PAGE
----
Another hidden gem is the Country Thunder music festival in Prairie Winds Park. It has become one of Calgary’s signature summer festivals. Take a walk in Prairie Winds Park and you will find out what the NE is all about. It is a mix of Riley Park, Bowness Park and Nose Hill Park.
Ward 5 is home to 20+ different religious institutions, with several having architecturally significant buildings.
Q: What are the biggest issues facing Ward 5 today?
A: Bridging Calgary’s cultural gap. Ward 5 is Calgary’s most culturally diverse community with 50+ languages spoken. It is home to the third largest Sikh community in Canada. We desperately need more programs and services to integrate newcomers our communities are home to about 50% of the City’s new immigrants.
Diversity is our strength, but we also want to integrate into the broader Calgary community when it comes to working together to plan Calgary’s future. The City of Calgary is working on eliminating communication barriers through multilingual communication and engagement policies, however, there is still lots of work to do.
Q. Is there a transformative project(s) that you would like to see happen in the NE?
A: The expansion of the LRT into our northern communities, as well to the airport is critical as Ward 5 residents are one of the City’s biggest users of transit.
A second major recreation centre, library and multi-use sports fields would also be transformative as the Genesis Centre is currently operating at capacity.
Q. Do you believe religion and family play a bigger role in the lives of Ward 5 residents than in other wards?
Yes, I would say so - 86% of Ward 5 residents have religious beliefs vs only 68% in the rest of Calgary. And for many residents, attending a religious institution is a daily, not a weekly experience.
Family is also important to Ward 5 residents, with more than one generation living under one roof being the norm. The average number of residents per household is much higher in Ward 5 than the rest of Calgary.
It is critical for the development industry and those at City Hall to understand the cultural and family dynamics of Ward 5 so our communities are designed to meet our unique market demand.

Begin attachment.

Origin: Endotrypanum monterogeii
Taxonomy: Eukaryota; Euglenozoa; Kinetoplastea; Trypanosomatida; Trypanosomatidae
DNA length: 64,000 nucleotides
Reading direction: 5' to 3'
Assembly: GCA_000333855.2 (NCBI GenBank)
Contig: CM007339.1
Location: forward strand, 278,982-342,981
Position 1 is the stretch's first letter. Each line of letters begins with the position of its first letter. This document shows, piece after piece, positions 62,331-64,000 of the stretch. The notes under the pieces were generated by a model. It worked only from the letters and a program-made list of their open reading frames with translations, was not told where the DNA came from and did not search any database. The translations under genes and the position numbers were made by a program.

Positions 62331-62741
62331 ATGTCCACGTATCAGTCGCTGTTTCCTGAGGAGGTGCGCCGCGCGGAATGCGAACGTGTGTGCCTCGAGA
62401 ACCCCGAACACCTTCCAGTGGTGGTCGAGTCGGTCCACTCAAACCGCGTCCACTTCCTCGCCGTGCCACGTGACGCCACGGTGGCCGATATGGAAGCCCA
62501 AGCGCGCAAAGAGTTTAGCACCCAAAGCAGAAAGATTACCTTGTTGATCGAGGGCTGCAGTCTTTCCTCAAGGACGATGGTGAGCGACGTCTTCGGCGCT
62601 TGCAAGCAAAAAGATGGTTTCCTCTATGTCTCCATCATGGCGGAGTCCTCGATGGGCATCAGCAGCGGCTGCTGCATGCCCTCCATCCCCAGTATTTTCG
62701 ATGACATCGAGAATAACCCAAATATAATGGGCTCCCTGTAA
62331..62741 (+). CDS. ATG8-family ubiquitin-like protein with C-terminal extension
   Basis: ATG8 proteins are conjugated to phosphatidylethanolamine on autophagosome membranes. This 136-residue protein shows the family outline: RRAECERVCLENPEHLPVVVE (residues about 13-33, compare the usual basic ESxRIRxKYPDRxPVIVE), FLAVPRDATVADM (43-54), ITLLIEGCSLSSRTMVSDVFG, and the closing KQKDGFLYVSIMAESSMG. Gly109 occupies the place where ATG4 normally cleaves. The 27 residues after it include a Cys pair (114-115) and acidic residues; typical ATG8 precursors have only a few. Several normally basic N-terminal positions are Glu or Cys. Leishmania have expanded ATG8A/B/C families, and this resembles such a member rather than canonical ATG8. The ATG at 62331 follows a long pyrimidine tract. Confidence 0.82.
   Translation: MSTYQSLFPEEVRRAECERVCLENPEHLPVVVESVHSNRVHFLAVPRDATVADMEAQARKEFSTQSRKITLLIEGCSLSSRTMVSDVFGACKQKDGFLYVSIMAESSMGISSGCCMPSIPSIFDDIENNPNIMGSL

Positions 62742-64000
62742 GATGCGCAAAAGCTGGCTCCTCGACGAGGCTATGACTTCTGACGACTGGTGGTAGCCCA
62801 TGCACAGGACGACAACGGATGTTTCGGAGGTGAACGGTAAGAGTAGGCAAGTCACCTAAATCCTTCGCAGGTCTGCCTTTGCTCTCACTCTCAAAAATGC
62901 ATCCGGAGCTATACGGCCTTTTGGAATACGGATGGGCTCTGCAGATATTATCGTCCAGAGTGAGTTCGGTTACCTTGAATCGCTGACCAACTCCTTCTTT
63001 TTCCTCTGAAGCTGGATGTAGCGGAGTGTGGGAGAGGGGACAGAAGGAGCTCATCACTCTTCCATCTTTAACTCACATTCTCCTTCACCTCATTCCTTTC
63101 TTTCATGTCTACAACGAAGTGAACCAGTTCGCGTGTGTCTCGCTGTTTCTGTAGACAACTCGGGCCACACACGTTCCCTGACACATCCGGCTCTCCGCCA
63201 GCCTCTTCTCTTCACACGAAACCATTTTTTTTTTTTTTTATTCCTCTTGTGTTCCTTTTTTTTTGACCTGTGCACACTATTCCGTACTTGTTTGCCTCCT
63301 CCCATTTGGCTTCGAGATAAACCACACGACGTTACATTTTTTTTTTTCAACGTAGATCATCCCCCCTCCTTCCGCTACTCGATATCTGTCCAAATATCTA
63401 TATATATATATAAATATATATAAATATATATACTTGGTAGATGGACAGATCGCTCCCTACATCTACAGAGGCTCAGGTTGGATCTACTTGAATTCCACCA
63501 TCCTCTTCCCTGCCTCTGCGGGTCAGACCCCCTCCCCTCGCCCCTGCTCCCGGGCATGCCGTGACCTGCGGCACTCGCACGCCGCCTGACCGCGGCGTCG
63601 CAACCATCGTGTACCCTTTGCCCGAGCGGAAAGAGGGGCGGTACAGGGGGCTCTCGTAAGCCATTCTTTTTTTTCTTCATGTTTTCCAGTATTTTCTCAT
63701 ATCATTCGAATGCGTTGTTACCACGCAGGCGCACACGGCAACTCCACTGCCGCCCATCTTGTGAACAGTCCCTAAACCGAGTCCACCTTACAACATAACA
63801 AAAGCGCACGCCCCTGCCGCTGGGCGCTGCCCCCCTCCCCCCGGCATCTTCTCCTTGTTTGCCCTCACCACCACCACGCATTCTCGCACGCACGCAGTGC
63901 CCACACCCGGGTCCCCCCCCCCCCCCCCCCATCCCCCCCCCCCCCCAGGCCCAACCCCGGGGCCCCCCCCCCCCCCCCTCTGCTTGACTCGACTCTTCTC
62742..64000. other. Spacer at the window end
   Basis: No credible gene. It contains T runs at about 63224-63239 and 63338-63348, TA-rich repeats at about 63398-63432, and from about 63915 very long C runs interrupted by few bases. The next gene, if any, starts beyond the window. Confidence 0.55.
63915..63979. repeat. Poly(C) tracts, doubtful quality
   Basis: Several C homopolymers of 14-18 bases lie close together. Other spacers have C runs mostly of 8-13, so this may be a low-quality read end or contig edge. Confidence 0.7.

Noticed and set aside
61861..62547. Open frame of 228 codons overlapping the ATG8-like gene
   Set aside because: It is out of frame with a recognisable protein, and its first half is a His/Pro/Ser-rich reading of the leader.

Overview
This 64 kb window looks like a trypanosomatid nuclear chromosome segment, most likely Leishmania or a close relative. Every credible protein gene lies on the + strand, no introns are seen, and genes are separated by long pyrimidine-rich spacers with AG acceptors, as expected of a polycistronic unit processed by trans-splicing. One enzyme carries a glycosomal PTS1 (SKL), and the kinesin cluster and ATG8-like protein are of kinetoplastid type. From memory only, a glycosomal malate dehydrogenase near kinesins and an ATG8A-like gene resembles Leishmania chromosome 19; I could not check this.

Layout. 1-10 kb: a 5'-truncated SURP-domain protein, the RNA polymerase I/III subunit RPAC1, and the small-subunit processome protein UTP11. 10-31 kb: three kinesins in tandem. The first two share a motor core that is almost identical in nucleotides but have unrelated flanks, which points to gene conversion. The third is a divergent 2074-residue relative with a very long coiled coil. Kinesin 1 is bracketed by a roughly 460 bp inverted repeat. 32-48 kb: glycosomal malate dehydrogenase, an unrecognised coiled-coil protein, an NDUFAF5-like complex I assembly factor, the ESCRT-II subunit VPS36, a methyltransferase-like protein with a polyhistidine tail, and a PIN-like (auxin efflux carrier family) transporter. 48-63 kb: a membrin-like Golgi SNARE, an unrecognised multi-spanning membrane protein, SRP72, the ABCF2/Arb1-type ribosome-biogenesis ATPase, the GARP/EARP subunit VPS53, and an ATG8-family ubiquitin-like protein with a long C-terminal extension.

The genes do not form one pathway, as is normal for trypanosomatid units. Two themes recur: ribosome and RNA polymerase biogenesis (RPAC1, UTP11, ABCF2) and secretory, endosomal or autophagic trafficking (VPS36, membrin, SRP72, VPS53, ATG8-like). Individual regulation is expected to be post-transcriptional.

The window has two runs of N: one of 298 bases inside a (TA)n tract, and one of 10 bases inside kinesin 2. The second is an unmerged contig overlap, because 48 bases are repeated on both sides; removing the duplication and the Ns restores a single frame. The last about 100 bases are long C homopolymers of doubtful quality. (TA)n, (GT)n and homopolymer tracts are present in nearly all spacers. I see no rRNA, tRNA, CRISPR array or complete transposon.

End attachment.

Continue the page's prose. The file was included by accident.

Q. Do you think the NE is under appreciated by Calgarians?
A. Yes. Most Calgarians don’t appreciate how Ward 5 is a growing logistics hub for Western Canada. The future of the logistics sector is very positive - with things such as autonomous vehicles, commercial drone deliveries and other artificial intelligence advancements. Ward 5’s importance as one of Calgary’s economic hubs will continue to grow. Look for Ward 5 to be home to some ground breaking innovations in the future.
While there are no conventional main streets, our communities are full of small businesses and entrepreneurs. Ward 5 is home to 100+ small businesses catering to different flavors around the world, from meat stores to local grocery stores, 234 restaurants and 2,200+ businesses in total. As of November 2018, 318 new businesses were licensed, of which 60% were home based.
Grant Galpin, who’s lived in Ward 5 since 2000 and led the $35M community fundraising campaign for Ward 5’s Genesis Centre (their $120 million, 225,000 square foot “living room”) agrees with Chahal, saying “the growing entrepreneurial base in the NE is due to the fact the offshore education of newcomers is largely not recognized, so they turn to small business, to establish themselves. The result is a creative, family-based, small business culture that is largely under appreciated by Calgarians, government, economic and cultural leaders.”
Could it be that’s Calgary’s NE will take the lead in the diversification of Calgary’s economy over the next 25+ years? I wouldn’t be surprised.
Note: An edited version of this blog was published in the Calgary Herald’s New Condos section on January 26, 2019.